The word had scarcely gone out that no less a tribunal than the editors of Self magazine had declared our little town “least fit” (for women, anyway) in America than the hand-wringing began.

“What can this mean for our future efforts to be the next Indianapolis?” fretted
 town boosters, many of them picking over egg-white omelets and dressing-on-the-side spinach salads at tables with lovely views. “What does it say about us when an obscure women’s magazine catering to the solipsistic says we’re a city full of people with sofa cushions stuffed down the back of our pants? Does this mean we’re a no-go for the NAIA?”

Does it ever stop? wondered a put-upon soul at one economic-development office or another. Sighing, he launched his word processor and drafted a memo on damage control.

In other quarters, the news was appraised with a cooler eye. Restaurateurs made mental notes to add an extra roll to the bread basket, and underlined “butter” three times on the “must-have” list, just so the suppliers wouldn t forget.

At the health clubs, the bickering was fast and furious. “It doesn t surprise me,” offered one indifferent block of chiseled masculinity. “You thought Monica Lewinsky was overqualified for thong underwear? I won’t even tell you what I was able to make out through Ms. L’ s spandex yesterday.”

That’ll be enough of that,” retorted a blonde — zaftig, but in that apple-cheeked, I-could-bench-press-a-Holstein farm girl way. “It’s well-known that your media-promoted model of skinniness is based on an unhealthy model of living. Not for me the Tic Tac diet, the quiet after-dinner hurl with the water running. Life is a sandwich, and I intend to eat it. With mayonnaise.” With that, she turned and sauntered away, swinging her 42-inch hips — quite fetchingly, the chiseled block thought.

A lone cardiologist, torn between the Porsche and the Mercedes, decided to take both. Business was looking very good, after all.

A high school speech teacher sought to make it the central question for debate class. “Resolved: We are a city of wheezing fat people.” For the affirmative, a sophomore named Heather gamely held her ground. Later, everyone continued the colloquy in the student lounge, over snacks from the vending machines.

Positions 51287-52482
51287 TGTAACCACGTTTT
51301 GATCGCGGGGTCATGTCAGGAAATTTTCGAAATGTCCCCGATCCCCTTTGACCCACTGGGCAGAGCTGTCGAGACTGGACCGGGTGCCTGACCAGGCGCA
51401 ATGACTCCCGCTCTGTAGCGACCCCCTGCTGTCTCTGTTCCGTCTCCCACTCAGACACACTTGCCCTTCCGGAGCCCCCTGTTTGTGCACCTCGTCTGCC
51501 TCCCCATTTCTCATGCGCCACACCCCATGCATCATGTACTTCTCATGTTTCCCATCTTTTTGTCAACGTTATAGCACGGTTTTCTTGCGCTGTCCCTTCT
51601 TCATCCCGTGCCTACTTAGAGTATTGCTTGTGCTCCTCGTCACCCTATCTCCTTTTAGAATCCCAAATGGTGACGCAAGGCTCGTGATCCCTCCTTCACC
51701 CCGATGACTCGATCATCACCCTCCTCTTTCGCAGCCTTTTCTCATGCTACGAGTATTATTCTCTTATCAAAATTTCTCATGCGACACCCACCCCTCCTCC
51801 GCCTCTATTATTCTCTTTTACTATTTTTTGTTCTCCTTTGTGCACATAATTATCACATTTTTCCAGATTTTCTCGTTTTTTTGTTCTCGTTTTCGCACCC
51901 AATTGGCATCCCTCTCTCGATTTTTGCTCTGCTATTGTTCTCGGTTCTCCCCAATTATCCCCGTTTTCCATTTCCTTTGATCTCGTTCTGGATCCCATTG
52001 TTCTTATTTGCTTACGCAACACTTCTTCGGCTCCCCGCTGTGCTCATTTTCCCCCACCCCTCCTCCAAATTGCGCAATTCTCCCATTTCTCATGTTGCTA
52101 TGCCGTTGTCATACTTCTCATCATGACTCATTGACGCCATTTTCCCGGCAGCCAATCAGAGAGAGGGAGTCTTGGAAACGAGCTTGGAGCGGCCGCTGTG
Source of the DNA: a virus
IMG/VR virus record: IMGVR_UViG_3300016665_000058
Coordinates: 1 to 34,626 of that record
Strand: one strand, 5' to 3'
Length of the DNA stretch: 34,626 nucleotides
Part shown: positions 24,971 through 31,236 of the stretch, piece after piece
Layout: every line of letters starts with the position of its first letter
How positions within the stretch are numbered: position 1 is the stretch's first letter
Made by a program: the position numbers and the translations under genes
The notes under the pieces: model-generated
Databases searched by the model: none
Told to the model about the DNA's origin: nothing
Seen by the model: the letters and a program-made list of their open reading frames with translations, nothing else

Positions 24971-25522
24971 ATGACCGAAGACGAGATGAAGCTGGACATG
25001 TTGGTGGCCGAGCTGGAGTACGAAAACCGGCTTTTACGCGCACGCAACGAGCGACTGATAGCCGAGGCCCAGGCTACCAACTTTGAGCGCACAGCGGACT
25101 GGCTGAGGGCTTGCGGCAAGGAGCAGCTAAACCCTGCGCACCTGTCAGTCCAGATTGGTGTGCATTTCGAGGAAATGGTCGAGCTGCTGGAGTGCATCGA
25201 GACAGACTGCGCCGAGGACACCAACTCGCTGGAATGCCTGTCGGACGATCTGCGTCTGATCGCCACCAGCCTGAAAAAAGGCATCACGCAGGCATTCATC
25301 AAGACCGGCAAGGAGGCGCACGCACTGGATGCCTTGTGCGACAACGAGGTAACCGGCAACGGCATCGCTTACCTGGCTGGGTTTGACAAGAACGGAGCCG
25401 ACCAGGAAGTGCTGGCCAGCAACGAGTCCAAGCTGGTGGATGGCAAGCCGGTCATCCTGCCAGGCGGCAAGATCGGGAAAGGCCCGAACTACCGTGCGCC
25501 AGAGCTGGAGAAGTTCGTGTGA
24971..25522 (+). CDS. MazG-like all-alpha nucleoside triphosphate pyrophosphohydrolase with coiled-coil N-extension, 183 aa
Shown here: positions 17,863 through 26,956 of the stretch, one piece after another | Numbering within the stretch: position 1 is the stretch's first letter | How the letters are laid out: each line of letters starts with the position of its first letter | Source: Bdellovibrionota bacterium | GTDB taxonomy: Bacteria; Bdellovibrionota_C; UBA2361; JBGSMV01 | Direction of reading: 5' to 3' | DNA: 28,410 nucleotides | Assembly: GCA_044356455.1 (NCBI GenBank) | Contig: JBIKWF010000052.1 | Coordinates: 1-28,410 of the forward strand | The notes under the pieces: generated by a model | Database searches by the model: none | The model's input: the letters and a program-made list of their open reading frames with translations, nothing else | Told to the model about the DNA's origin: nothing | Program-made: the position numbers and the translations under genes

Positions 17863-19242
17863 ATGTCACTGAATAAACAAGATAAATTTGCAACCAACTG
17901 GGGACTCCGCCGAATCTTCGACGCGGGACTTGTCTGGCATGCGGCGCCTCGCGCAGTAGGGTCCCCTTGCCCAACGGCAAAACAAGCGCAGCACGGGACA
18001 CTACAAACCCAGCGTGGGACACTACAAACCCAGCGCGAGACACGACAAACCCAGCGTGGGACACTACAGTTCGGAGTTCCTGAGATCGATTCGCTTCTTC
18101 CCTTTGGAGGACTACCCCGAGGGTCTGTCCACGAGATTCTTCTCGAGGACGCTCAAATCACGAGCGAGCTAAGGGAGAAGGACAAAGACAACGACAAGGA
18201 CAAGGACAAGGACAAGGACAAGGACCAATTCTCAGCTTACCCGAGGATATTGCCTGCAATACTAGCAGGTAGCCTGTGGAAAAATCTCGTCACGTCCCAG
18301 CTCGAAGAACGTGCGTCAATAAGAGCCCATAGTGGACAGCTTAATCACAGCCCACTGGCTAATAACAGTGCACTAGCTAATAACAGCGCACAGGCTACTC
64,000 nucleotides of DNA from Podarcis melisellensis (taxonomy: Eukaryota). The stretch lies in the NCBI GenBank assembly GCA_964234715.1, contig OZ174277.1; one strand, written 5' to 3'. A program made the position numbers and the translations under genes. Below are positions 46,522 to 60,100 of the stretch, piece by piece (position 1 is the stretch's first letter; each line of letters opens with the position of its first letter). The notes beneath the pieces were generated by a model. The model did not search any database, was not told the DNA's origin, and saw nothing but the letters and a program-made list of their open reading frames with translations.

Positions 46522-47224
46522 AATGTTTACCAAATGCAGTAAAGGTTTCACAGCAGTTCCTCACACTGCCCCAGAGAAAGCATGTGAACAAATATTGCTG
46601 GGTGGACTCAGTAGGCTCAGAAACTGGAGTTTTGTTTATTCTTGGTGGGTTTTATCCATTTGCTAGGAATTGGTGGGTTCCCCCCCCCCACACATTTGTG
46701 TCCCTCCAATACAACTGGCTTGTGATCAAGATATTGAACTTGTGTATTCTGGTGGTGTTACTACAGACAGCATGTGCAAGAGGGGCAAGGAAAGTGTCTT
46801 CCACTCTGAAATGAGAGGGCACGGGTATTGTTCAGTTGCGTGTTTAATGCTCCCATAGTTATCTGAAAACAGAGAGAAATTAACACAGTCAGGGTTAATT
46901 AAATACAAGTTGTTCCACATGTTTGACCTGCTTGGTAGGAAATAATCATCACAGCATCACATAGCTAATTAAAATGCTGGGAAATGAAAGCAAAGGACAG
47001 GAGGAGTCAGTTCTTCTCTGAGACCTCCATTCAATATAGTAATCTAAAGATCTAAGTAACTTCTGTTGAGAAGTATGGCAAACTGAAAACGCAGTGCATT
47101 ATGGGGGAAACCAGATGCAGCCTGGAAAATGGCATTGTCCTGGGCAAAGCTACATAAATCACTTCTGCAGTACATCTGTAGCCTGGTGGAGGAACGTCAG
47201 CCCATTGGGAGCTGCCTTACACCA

Meanwhile — and this next part is true, while the preceding is, fairly obviously, not — plans for a city-county master parks plan are moving forward, in the sense that a company has been hired to prepare one. There is talk of extending the Rivergreenway, rumored to be a place where much exercise takes place, into New Haven. There is no talk of repairing the existing Rivergreenway, a huge chunk of which was torn up earlier this year for sewer work and remains so. And there is that unfortunate washed-out stretch near Lakeside. Just a reminder.

At the same time the rivers flow past their greenways, someone awakens on a sunny morning, filled with resolve. He prepares oatmeal without butter, black coffee, orange juice. He opens the newspaper turns to the classifieds, scans down to the “exercise equipment for sale” listings. Stationary bike treadmill, rower, stepper — the choices seem endless. He dials a few numbers.

In all likelihood, the piece he buys will make a second appearance in the paper in a few months, or else be covered with clothing in that peculiar household sculpture of the late 20th century. The pair of athletic shoes he bought at the same time will be the frame he watches basketball through, when the recliner footrest is up.

In the meantime, we’ll continue to super-size our fast-food meals, no matter how many heart attacks that nice Dave Thomas suffers. We’ll remember he got his start in Fort Wayne, a true son of the city, the city that just made the national news, if only for a moment, but for the same old depressing reasons.

Posted at 12:30 am in Ancient archives | 51 Comments

CSA 1.0.

Continuing our theme of How Things Change, an early look at the now-burgeoning local-food movement in Indiana, back when you had to put “community-supported agriculture” in quotes, so readers would know it was this crazy new idea. I looked up this CSA’s URL with some trepidation, expecting to find it long-gone, but still it thrives! Good news. This was originally published in May 2003.